Missed revenue and slow launches cloud Lundbeck outlook

An underwhelming Brintellix sales trajectory and lower than expected quarterly revenue will do little to persuade sceptical Lundbeck watchers that the group's strategy for rebounding from the loss of Cipralex will be effective.

Analysts from three banks have downgraded Lundbeck shares in the past week on disappointing sales of new products and added costs from the acquisition of Chelsea Therapeutics (Lundbeck gets Chelsea out of jail, May 8, 2014). Signs that the Danish company can reinvigorate Brintellix as well as execute launches of Northera and brexpiprazole might return it to favour.

Wrong drug, wrong place?

Lundbeck has chosen to continue its focus on mental health at a time when sales growth has stalled as huge sellers like Cymbalta and Abilify have lost patent protection. Brintellix is a depression drug launched in January, a year after Cymbalta came off patent, and so far has struggled with a lack of differentiation.

Second-quarter Brintellix revenue, disclosed today, was DKr38m ($6.8m), and for the first half it was DKr46m, a run rate that looks discouraging compared with EvaluatePharma’s consensus of $65m when US co-promotion sales and royalties from the US partner, Takeda, are counted.

The issue for Brintellix is its limited differentiation from established generic products, a key factor in Goldman Sachs’s decision earlier this week to downgrade Lundbeck to a “sell”. The bank’s rationale is that Lundbeck trades at a 25% premium to European pharma peers on a price/equity basis but has a sales growth forecast that is largely in line with those same peers.

Goldman Sachs joined JP Morgan and UBS in downgrading Lundbeck in the past week, the former dropping its price target from DKr146 to DKr138 and the latter from DKr156 to DKr135. Shares were at DKr122.80 in mid-afternoon trading, with investors showing less caution as they drove the price up 2% today.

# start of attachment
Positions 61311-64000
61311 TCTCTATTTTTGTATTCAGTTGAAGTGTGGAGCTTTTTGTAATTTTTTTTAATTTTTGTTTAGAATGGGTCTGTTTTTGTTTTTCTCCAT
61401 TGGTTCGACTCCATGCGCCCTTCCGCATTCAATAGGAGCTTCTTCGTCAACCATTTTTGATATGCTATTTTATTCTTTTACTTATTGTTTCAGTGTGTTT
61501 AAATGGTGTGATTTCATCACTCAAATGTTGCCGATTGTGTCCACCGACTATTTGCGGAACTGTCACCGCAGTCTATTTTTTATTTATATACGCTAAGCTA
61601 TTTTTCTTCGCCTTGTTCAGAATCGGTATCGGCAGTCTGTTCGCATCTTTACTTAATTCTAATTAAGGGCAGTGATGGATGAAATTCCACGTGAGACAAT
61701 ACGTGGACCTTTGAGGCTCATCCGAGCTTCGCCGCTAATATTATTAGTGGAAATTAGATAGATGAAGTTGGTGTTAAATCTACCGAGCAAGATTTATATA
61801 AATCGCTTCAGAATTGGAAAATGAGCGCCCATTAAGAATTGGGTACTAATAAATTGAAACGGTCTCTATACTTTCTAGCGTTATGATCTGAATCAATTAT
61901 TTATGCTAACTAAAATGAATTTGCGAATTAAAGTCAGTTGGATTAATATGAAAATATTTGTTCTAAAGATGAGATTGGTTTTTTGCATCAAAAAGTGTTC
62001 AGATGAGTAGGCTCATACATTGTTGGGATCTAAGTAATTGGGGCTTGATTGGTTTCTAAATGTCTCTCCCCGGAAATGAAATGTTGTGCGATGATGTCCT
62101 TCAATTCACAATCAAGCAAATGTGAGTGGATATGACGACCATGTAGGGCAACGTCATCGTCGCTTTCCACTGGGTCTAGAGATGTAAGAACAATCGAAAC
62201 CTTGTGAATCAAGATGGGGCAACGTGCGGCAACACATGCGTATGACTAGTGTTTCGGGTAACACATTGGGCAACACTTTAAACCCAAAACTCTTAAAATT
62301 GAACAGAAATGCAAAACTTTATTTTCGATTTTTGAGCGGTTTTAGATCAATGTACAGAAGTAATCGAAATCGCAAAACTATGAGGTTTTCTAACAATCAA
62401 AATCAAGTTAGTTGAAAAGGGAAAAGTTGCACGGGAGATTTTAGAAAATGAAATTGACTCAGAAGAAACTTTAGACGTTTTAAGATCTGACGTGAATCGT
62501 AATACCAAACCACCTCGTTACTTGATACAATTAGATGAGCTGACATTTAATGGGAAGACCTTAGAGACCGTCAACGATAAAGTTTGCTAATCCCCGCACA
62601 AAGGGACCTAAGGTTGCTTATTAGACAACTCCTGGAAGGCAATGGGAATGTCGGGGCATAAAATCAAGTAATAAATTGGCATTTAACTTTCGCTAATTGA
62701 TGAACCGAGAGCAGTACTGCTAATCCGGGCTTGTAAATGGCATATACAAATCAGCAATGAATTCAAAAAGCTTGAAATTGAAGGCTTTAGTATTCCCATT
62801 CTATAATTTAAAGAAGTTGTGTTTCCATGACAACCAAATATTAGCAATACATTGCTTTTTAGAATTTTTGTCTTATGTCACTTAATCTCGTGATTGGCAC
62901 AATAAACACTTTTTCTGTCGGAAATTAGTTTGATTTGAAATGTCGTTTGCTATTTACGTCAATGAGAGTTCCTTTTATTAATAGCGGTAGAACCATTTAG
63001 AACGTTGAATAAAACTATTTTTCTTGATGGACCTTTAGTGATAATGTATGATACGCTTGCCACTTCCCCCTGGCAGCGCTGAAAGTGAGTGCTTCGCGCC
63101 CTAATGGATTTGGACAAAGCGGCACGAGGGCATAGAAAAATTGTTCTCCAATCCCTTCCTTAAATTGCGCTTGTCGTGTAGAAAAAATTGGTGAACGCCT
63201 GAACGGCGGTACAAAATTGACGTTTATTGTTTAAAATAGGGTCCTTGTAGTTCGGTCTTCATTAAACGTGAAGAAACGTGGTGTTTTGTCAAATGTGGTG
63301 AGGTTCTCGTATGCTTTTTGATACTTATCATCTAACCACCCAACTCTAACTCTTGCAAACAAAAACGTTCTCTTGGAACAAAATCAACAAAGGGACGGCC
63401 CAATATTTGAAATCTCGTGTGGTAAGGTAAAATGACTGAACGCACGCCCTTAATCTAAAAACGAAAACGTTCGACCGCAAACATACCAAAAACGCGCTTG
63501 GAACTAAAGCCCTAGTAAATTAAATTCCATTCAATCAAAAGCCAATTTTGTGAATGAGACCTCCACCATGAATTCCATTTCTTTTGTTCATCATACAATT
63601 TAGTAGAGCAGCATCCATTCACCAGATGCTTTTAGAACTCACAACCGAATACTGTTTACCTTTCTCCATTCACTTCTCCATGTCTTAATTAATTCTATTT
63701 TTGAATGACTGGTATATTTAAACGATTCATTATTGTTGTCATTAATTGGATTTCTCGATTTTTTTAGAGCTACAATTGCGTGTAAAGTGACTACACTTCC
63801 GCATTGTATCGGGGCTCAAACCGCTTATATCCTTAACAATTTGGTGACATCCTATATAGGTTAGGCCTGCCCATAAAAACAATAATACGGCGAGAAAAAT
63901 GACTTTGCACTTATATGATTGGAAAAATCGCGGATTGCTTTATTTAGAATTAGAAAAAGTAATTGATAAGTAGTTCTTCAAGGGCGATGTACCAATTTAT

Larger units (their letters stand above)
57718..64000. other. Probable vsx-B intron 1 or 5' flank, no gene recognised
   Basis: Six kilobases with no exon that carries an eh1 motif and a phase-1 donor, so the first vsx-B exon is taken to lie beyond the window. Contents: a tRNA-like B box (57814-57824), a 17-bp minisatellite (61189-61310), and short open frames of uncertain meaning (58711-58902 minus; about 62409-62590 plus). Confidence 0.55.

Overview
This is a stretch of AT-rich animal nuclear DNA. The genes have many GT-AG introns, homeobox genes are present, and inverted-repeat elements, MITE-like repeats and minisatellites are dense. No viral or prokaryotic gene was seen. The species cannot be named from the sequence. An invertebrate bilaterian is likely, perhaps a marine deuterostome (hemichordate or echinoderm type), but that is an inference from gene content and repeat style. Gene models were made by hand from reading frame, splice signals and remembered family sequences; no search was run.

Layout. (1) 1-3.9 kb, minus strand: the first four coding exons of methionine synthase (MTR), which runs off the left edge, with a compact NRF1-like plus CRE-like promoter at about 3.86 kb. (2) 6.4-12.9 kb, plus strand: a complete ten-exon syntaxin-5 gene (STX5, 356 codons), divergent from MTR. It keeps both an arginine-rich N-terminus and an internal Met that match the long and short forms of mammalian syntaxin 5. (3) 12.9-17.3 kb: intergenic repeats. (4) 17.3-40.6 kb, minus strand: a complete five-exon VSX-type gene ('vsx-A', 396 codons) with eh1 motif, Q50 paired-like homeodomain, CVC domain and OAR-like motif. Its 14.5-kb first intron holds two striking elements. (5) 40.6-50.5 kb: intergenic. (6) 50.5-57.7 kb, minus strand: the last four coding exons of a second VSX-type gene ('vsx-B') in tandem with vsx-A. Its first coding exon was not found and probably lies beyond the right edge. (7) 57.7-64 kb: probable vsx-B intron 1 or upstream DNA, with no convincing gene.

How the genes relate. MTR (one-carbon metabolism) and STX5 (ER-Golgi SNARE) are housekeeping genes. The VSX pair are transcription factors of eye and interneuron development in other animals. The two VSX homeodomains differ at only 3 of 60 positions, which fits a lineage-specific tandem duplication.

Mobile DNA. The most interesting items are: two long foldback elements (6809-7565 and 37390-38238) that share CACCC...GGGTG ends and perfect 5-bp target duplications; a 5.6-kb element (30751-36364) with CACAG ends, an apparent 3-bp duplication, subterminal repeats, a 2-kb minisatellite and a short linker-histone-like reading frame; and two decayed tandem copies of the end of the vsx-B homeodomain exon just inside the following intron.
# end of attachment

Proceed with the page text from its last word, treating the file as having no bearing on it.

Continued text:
In an investor call today, chief executive Ulf Wiinberg stressed the efforts to show that Lundbeck’s depression pill was differentiated, which include data released earlier this year that could support claims that Brintellix impedes cognitive and sexual function less than competing antidepressants. “When we do this we think we will be able to bring in something that nobody else has been able to in [the US] market,” Mr Wiinberg said.

Lundbeck’s next drug awaiting approval has a similar problem to Brintellix. Brexpiprazole is a modified Abilify to be used as an add-on in depression and schizophrenia. It was filed in early July by Lundbeck and partner Otsuka.

JP Morgan analysts cite mixed tolerability data – better than Abilify on movement disorders in depression patients, worse on weight gain – and some unknowns on efficacy in the form of three phase III trials that have yet to read out as reasons to be cautious about its promise.

Chelsea, Chelsea, they believe

Then there is the Chelsea acquisition that brought on board Northera, a tricky neurogenic orthostatic hypotension project to treat lightheadness in Parkinson’s disease patients that earned US approval at the second time of asking.

Aside from the $530m up-front payment to snare the North Carolina-based company, the buyout has added DKr500m in incremental costs to Lundbeck’s budget. The payoff: Mr Wiinberg said the group would seek “orphan drug-like pricing”; EvaluatePharma’s consensus forecasts Northera as Lundebeck’s biggest seller in 2020, with sales of $506m.

With Northera expected to be launched towards the end of the year and the potential for brexpiprazole to hit the market in 2015 – not to mention the fact that Brintellix is still in launch mode along with products such as long-acting Abilify IM and the anti-alcoholism drug Selincro – 2015 will be a high-cost year, Mr Wiinberg acknowledged.

This is an ambitious strategy, and if Lundbeck were in another field – oncology, for example – there might be no doubt of its payoff. Working in CNS, and with products that offer minor differentiation, makes it look much more of a gamble, so it is no surprise to see downgrades until the Brintellix launch trajectory shows signs of steepening.

To contact the writer of this story email Jonathan Gardner in London at jonathang@epvantage.com or follow @JonEPVantage on Twitter

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